US, Norwegian Service Members Retrace Mission, Remember the Terrible Cost

SNAASA, Norway (Maj. Scott Ingalsbe) – Airmen and Soldiers of the Minnesota National Guard participating in the 42nd American – Norwegian Reciprocal Troop Exchange (NOREX) retraced the steps of U.S. and Norwegian special operators 70 years ago who, during the final months of World War II, waged a successful sabotage campaign against German forces occupying Norway.

The U.S. service members, along with their Norwegian counterparts, completed a 12-mile trek on skis through mountainous terrain, as well as a reconnaissance of the Jorstad bridge and simulated demolition using signal flares. The field training exercise concluded, Feb. 19, 2015, with a ceremony in honor of those who destroyed the bridge to stop the movement of German troops through Norway and a wreath-laying in memory of the 80 people who perished, Jan. 13, 1945, when a train derailed into the icy water several hours after the demolition.

“We mourn the loss of life due to war and we honor the families who survived that great and terrible loss,” said U.S. Army Chaplain (Maj.) Buddy Winn. “We also remember that sacred text tells us that peacemakers are blessed. We are blessed to recommit ourselves to strong defense as a deterrent from repeating this calamity, and to strengthen our resolve to that end.”

In January of 1945, after nearly five years of occupation, several hundred thousand German troops were still positioned in Norway, and Allied commanders wanted to contain them there rather than allow them to be used as reinforcements in central Europe. With the waters off the coast of Norway controlled by the Allies and with mines still lingering in many areas, rail lines connecting northern and southern parts of the country were vital to any German plans at that time, according to Norwegian Col. Ebbe Deraas, commander of the Norwegian Home Guard in District 12.

Soldiers from the 99th Infantry Battalion, a unit comprised of Norwegian speaking Americans, many from Minnesota and the Dakotas, volunteered to train with the Office of Strategic Services (OSS), the precursor to the CIA, to infiltrate into Norway and conduct unconventional warfare operations alongside Norwegian special operations forces. It was these small, OSS teams that were tasked with sabotaging the Norwegian rail lines to halt the movement of German troops.

Acts of sabotage such as those carried out by the OSS teams and the Norwegians, were remarkable in part because they were not common during the occupation of Norway. According to Norwegian 1st Lt. Liz Clapero, the movement was defined much more by peaceful acts of civil disobedience and symbols of solidarity with the exiled Norwegian royal family. A paper clip worn on the lapel – eventually banned by the Nazis – symbolized that the wearer was bound to their king. A red hat also became a symbol of unity, and when red hats were banned it became popular to wear no hat at all during cold weather. There was also a strong desire by the Norwegian government to liberate the country without destroying the infrastructure on which its future well-being depended.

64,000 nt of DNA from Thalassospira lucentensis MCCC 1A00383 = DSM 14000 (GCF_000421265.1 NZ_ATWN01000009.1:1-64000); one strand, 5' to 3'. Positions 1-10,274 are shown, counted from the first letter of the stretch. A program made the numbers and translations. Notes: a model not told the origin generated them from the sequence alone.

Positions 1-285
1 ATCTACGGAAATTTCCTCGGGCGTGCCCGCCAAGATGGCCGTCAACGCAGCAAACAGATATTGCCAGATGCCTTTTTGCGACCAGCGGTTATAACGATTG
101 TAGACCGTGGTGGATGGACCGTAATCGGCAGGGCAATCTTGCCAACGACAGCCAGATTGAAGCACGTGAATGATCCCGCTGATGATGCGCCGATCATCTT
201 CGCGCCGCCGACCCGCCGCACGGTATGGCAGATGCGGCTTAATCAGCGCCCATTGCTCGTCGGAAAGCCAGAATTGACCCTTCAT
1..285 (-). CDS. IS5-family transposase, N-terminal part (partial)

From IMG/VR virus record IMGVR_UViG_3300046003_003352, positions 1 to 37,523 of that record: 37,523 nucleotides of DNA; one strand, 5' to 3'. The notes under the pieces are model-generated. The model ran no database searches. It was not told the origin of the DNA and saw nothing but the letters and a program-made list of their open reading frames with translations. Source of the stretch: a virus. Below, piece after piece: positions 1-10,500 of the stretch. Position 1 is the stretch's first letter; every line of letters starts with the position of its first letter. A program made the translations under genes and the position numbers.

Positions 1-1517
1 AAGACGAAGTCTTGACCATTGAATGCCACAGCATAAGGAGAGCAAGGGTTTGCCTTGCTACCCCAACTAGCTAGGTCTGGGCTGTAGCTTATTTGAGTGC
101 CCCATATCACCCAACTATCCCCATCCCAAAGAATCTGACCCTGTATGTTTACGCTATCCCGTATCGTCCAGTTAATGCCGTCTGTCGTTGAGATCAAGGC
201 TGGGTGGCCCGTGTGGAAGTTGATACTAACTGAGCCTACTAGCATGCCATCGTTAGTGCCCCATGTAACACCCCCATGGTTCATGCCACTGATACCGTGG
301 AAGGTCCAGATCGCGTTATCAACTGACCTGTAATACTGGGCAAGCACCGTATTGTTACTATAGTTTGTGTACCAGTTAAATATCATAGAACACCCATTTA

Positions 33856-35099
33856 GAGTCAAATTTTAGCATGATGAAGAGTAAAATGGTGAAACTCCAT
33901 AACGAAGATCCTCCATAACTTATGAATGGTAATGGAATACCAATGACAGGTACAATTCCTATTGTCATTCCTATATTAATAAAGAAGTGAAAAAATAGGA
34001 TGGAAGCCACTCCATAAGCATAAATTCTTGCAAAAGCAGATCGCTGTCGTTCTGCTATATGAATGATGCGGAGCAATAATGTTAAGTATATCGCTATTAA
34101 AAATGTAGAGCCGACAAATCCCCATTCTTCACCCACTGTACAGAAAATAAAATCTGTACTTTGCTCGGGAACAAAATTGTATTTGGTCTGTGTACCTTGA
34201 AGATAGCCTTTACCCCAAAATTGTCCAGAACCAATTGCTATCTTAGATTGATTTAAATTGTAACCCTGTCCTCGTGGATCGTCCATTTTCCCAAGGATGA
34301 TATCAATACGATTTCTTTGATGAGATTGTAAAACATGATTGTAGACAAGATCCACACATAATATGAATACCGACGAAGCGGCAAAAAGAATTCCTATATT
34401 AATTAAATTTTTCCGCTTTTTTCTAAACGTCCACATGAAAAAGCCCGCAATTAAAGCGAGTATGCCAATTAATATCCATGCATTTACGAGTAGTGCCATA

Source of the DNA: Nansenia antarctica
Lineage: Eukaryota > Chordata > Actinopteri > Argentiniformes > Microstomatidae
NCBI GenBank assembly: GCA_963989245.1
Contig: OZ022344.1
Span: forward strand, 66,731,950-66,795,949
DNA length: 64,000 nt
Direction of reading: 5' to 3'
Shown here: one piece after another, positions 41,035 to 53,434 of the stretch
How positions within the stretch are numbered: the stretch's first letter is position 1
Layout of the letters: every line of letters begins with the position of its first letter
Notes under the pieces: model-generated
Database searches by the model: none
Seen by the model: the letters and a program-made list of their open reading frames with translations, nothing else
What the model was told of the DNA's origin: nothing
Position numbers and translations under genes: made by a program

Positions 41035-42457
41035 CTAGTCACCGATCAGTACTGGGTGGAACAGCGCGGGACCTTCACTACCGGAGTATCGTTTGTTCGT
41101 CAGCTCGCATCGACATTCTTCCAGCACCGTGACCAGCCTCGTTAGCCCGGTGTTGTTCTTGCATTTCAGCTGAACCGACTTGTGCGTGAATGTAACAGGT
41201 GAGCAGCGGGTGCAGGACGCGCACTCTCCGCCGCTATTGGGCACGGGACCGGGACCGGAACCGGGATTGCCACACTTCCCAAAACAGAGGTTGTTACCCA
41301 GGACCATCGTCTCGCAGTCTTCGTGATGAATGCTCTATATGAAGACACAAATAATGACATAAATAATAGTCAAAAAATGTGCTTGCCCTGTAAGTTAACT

The memorial at the Jorstad bridge in Snaasa was put into place in 1995 to commemorate the 50th anniversary of the bridge demolition and train derailment. In the 20 years since, it has stood as a strong symbol of reconciliation that began not only at the end of the second world war, but even in the moments after the trainwreck in which two Norwegian citizens perished alongside the Germans. A third Norwegian citizen died in the rescue and recovery effort, and more than one hundred injured German troops received medical treatment from the people of Snaasa, in many cases in their homes. The train derailment remains the deadliest railroad incident in Norwegian history.

“Peace is not something that comes easy. It takes will and hard work,” Deraas said. “Reconciliation is even harder. Forgiveness, understanding and love are the keys if you are to be successful. However, standing here at this site with the German, the U.S. and the Norwegian flag hoisted together, I feel confident that peace and reconciliation are possible no matter how dark the history.”

“Today I stand here – a German officer – with great respect for the strong will and dedication those men and women showed and the sacrifice they were ready to give,” said German Defense Attache Lt. Col. Oerter. “I stand here with very deep and honest gratitude to the Norwegians and the Americans. Both of you were – very soon after the war – willing to accept the new German nation and give democratic Germany a chance. You were able to see the people left behind by a defeated, reckless, and brutal regime. You reached out more than hand to us, as hard as that might have been.”

For the Minnesota National Guard Soldiers and Airmen in attendance, the ceremony offered an inspiring look into the relationships between the U.S. and its allies and the reason behind the enduring bonds built through NOREX – Partners for Peace.


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